Matthew A. Elliott. Faithful Feelings: Rethinking Emotion in the New Testament (Kindle Locations 688-699). Kindle Edition.


The Stoics went beyond the Epicureans in their analysis of the emotions. To the Stoic, reason holds the preeminent place in the human soul. People are to be evaluated in light of their reason, not their position, wealth or status. Reason shows the way towards a better society and, on a personal level, towards being a better individual. Answering questions that do not result in ethical improvements is not important to the Stoic. Good reasoning will result in good actions. When reason shines its light into the soul, goodness can be attained. You can be your own healer.

Matthew A. Elliott. Faithful Feelings: Rethinking Emotion in the New Testament (Kindle Locations 699-702). Kindle Edition.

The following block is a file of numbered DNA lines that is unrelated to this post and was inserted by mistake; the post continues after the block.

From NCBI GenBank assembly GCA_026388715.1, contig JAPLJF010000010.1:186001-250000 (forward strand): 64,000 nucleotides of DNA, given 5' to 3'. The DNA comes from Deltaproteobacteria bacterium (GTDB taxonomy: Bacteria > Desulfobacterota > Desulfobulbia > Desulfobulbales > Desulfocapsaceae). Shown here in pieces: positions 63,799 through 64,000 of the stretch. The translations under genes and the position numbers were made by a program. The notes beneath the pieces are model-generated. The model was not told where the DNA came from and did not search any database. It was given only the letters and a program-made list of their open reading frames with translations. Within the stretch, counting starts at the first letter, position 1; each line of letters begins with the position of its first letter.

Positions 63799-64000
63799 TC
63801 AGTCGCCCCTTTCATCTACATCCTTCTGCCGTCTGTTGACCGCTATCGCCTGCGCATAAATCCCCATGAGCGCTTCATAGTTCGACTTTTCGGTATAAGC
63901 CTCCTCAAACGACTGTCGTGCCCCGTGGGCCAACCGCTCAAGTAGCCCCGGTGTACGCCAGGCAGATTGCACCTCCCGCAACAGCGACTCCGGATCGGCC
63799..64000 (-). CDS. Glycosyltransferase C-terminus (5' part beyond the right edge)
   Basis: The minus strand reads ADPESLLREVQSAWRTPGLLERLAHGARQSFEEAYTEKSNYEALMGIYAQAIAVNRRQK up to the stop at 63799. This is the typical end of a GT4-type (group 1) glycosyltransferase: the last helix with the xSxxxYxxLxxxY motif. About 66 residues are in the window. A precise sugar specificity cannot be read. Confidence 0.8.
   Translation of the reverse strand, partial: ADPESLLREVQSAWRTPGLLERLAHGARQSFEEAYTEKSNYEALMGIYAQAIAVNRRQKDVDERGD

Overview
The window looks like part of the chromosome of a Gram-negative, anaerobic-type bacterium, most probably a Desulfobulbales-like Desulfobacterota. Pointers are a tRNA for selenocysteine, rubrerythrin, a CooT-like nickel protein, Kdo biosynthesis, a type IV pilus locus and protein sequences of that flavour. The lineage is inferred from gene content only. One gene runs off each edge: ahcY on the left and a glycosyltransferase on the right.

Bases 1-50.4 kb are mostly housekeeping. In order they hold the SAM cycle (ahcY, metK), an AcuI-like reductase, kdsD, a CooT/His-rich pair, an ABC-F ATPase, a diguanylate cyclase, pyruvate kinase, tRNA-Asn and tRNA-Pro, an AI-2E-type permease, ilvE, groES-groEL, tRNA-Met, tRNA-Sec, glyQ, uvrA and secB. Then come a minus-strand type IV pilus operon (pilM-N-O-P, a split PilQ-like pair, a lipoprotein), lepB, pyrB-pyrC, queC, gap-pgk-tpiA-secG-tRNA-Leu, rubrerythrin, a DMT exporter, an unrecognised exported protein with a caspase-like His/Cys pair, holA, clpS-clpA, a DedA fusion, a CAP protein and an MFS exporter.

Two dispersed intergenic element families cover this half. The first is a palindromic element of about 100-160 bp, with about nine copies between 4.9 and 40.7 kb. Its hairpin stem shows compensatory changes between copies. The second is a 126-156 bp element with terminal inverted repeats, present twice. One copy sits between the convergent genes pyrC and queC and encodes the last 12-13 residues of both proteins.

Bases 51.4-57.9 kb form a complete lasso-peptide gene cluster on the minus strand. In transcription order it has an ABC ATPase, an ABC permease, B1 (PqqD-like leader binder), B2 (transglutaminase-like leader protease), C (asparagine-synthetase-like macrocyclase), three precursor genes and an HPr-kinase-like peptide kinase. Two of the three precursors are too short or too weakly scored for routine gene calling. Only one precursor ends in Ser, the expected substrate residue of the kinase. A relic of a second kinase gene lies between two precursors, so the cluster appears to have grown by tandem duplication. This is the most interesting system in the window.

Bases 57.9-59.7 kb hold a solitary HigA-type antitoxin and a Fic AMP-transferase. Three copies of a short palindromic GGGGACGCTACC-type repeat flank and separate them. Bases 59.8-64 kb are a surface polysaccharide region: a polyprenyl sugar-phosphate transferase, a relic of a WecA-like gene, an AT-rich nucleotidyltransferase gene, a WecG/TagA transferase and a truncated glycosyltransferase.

Section from the conclusion:

It is clear that both non-cognitive and cognitive beliefs were present in the ancient world. The parallels between these and the modern cognitive and non-cognitive theories, as discussed in the first Chapter, are many. There may not be the well-defined comprehensive theories that are present in the modern era, but we find the basic tenets of cognitive and non-cognitive theory very clearly in the first century. Alongside this, the two views also have similarities to their modern counterparts in their ethical and practical outlooks. The non-cognitive view stresses the unreliable nature of emotion and the need for it to be controlled by reason, while the cognitive view underscores the need to change harmful emotions by correcting false beliefs. However, we have seen that many of the philosophers presented seemingly uncomplimentary views in different sections of their writings. Plato in a few sections leans towards a cognitive view while Aristotle in some passages seems to present a non-cognitive view. Similarly, the Stoics draw conclusions that are inconsistent with their own theory of emotion.

Matthew A. Elliott. Faithful Feelings: Rethinking Emotion in the New Testament (Kindle Locations 754-760). Kindle Edition.